The award of a knighthood to Salman Rushdie has angered Muslim religious heads and political organisations in Jammu and Kashmir. They want the UK to apologise for “hurting the sentiments of Muslims across the world”.
The India-born writer, who was knighted on Saturday, faces a fatwa calling for his execution for writing the controversial novel, The Satanic Verses. The fatwa had been issued in 1989 by Iran’s religious leader Ayatollah Ruhollah Khomeini.
Kashmir’s Sunni religious head Maulana Mufti Bashiruddin on Tuesday said he too had issued a death fatwa against Rushdie which was still valid. “The knighthood for Rushdie is quite shocking. The UK must withdraw it,” he said.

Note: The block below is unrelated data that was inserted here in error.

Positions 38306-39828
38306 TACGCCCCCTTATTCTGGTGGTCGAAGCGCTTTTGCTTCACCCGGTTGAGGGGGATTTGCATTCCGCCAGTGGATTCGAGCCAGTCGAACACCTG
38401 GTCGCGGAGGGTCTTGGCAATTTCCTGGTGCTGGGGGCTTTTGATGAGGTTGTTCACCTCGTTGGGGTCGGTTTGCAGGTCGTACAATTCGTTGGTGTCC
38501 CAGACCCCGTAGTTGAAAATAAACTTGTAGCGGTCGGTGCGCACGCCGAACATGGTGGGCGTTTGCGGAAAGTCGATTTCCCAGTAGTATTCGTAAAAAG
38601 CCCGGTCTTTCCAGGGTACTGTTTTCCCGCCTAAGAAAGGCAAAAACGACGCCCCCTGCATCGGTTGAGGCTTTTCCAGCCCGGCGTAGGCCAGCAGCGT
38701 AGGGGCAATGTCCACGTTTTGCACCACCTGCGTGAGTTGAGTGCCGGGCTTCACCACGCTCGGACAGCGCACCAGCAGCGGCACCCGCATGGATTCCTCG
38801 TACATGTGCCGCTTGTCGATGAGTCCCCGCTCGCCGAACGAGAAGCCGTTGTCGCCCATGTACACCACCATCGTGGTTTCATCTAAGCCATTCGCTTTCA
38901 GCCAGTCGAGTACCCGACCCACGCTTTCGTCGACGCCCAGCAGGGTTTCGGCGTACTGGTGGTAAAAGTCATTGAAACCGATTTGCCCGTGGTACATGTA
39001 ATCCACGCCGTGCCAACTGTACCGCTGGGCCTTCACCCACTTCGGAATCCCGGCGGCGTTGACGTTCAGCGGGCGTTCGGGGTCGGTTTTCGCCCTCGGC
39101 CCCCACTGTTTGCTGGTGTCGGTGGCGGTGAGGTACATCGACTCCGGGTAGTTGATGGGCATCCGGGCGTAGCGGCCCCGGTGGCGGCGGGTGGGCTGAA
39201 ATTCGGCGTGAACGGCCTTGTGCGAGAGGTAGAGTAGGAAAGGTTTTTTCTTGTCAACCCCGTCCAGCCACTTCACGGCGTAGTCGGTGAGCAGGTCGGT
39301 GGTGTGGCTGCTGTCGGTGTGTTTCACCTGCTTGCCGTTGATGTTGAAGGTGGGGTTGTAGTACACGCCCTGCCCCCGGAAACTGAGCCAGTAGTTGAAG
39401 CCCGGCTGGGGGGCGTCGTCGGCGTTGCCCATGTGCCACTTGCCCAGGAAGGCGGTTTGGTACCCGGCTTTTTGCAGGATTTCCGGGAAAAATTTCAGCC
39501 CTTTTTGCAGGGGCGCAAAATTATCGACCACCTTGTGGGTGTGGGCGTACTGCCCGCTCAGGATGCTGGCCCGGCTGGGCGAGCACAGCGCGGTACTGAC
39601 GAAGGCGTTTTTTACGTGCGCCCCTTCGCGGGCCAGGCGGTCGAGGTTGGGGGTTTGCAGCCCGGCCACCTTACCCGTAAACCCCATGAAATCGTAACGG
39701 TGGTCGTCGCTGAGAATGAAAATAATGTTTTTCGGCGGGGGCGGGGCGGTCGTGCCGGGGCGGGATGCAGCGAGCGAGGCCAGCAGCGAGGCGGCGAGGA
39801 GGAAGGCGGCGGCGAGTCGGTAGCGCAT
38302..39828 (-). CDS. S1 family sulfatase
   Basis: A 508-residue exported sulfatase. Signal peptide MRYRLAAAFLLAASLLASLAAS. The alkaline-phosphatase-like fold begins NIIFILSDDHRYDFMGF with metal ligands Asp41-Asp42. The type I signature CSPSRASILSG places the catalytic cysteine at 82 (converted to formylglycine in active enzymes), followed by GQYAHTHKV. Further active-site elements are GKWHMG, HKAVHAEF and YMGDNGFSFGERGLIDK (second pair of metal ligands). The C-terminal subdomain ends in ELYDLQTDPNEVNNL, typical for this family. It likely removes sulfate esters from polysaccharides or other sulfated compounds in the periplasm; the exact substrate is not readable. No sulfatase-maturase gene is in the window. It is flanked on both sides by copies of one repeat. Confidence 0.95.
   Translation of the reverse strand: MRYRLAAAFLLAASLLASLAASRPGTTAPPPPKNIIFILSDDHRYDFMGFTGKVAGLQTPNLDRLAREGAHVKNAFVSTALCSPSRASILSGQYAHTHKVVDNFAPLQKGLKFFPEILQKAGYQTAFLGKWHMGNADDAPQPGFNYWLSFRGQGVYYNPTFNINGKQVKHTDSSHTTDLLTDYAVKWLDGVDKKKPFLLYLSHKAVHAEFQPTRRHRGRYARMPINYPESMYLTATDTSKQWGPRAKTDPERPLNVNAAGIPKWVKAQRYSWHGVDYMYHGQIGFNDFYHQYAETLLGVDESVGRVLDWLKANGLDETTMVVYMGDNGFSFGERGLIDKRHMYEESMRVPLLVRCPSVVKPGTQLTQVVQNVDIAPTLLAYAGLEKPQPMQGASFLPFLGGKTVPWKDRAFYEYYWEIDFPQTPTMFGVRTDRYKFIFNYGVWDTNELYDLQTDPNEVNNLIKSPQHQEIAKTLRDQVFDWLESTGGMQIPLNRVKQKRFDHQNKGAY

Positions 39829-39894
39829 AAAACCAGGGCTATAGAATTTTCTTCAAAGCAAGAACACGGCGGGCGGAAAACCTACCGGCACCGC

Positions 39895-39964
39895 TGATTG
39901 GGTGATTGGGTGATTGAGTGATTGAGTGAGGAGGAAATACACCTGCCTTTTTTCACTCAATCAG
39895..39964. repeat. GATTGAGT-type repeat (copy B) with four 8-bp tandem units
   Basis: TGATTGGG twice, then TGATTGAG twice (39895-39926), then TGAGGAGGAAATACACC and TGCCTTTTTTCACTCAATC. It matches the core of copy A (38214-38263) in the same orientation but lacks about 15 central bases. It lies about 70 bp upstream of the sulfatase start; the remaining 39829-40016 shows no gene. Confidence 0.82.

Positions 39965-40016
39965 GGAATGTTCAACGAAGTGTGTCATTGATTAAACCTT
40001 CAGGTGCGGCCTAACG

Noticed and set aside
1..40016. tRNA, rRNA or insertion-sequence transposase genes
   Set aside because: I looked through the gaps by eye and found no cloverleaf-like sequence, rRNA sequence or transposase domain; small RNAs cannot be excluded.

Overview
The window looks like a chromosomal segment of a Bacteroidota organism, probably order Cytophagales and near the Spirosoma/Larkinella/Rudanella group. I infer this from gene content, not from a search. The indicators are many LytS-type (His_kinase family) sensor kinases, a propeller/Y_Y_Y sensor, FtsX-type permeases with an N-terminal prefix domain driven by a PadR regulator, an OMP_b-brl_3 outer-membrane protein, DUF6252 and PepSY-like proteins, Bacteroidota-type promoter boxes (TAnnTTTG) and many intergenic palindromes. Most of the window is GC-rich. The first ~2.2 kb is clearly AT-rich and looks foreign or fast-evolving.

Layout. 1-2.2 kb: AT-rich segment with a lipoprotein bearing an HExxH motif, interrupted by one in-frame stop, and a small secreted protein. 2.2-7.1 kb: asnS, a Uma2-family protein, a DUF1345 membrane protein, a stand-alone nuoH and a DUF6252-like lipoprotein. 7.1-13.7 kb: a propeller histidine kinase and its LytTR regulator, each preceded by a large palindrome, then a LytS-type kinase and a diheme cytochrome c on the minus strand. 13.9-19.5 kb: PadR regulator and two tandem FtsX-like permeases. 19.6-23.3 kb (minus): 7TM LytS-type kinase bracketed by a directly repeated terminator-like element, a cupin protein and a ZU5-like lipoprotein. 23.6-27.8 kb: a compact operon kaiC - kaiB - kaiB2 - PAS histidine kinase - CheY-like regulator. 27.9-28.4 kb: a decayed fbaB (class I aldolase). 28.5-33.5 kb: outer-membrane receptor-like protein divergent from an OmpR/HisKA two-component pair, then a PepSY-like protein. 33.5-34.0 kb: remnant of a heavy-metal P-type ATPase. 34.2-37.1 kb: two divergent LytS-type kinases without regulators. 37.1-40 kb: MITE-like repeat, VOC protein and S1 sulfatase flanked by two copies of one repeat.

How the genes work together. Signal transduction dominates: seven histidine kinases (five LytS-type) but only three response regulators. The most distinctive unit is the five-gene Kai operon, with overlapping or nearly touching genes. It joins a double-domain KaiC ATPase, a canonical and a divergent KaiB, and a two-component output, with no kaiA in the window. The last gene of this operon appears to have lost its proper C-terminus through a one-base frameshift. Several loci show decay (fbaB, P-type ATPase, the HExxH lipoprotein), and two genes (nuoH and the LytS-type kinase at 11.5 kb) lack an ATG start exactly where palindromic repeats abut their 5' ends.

Democratic Freedom Party chief Shabir Ahmad Shah said the European Union should prevail upon the UK to withdraw the title.
Ayaz Akbar, spokesperson for the Syed Ali Shah Geelani-led faction of the Hurriyat Conference, said: “Britain should withdraw its decision and apologise.”
Islamic militant group Jamiatul Mujahideen has called for a shutdown in Kashmir on Friday.